Okanagan teachers feel lives ‘expendable’ as B.C. mask mandate excludes classrooms: union

Click to play video: 'Why no mask mandate in B.C. schools?' Why no mask mandate in B.C. schools?
Deputy provincial health officer Dr. Réka Gustafson explains why masks are not required in schools even though they are now mandated in all other public indoor spaces – Nov 21, 2020

The union representing teachers in Penticton, B.C., said educators are “disappointed” and baffled as to why B.C.’s sweeping new COVID-19 mask directive won’t apply to school classrooms.

“It’s difficult to explain, not just to teachers but even to children, why they are wandering into a grocery store with their parents and they put on a mask, yet when they’re at school, surrounded by sometimes more people in a close, confined space, they don’t need to wear a mask,” said Kevin Epp, president of the Okanagan Skaha Teachers’ Union.

Read more: No mandatory masks in B.C. schools despite sweeping new COVID-19 orders

Provincial health officer Dr. Bonnie Henry unveiled several new orders on Thursday, including mandatory masks in all public spaces and retail environments, to try to curb the spread of COVID-19 as case counts soar in Metro Vancouver, putting a strain on health care resources.

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However, school classrooms are not included in the mask-wearing mandate, as Dr. Henry said a school setting differed from a public space.

“Schools are not public, open spaces — you cannot go walk into a school,” she said.

Epp begged to differ.

He said parents, community members, and outside contractors often enter schools.

“To say that there isn’t traffic, would be false in my experience,” he said.

Epp said teachers are contemplating why they require fewer health and safety measures than all other professions in B.C.

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Read more: B.C. considering extending winter school break to deal with COVID-19 spread

“They feel like their lives are expendable, or their health is expendable,” Epp said.

“We have people leaving teaching roles and saying, ‘I rather work at Starbucks or the grocery store where I have more protection.’”

Epp pointed out while secondary students are required to wear masks in common spaces like hallways, they recently switched cohorts, and masks are still an option in the classroom.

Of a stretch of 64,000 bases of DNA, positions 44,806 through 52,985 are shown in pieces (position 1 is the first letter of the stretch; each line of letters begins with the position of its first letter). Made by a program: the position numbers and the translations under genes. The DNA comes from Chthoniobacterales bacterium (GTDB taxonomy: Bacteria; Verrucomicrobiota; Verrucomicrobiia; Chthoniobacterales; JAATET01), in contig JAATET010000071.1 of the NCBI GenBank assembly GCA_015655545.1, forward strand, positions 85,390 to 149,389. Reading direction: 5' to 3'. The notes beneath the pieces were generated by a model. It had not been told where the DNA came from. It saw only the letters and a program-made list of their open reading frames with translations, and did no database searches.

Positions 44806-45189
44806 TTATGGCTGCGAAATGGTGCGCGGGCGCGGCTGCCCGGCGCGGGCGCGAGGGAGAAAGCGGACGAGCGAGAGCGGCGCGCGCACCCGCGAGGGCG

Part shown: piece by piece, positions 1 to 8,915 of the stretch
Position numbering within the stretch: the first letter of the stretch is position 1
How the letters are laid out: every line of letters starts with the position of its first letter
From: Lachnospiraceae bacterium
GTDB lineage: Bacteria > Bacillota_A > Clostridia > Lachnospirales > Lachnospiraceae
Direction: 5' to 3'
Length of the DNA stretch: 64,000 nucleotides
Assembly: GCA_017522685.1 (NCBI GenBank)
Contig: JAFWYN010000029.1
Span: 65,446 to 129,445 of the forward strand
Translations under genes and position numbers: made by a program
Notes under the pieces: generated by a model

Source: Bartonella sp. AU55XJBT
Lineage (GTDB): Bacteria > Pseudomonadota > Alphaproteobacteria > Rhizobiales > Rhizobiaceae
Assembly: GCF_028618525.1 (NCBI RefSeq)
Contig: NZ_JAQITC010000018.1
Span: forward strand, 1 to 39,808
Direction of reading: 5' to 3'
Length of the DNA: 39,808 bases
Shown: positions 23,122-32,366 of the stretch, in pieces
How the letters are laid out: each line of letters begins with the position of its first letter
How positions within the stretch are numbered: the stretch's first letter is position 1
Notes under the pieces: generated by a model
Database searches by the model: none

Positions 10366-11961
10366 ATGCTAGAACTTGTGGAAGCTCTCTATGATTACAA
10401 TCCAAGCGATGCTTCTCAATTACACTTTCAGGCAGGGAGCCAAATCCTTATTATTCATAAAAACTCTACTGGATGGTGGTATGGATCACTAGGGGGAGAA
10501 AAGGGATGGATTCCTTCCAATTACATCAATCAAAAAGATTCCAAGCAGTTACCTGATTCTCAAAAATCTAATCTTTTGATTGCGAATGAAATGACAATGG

“All of those students just moved from two classes they were taking, where they were in a cohort, where they were told inside the classroom they didn’t have to wear a mask, and they moved — in the course of a day — into two new classrooms, with two new mixes of students, up to 30, and according to the PHO rules, they don’t have to wear a mask in those new settings.”

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Epp said educators are grateful to parents who are encouraging their children to wear masks at school — even though it’s voluntary.

“There are many, many families that are encouraging their kids to wear a mask to school and we applaud that — that is fantastic.”

On Nov. 20, the BC Teachers’ Federation (BCTF) issued a tweet calling on parents to help teachers “create a culture of mask-wearing” to “keep each other safe.”

Read more: Latest COVID-19 provincial health orders prompt City of Kelowna to adapt

The BCTF noted that some people cannot wear a mask for various reasons and there are some learning situations where masks aren’t appropriate.

“That’s ok. We have a lot of experience making sure people are included and treated with respect, But, let’s #maskup as much as we can,” the union said in a tweet.

While Penticton has been spared of COVID-19 school exposures, the Central Okanagan school system has experienced near-daily exposure notices.

Dr. Henry maintained that schools are a safe place for children, and despite the exposure events, transmission in the school setting remains rare.

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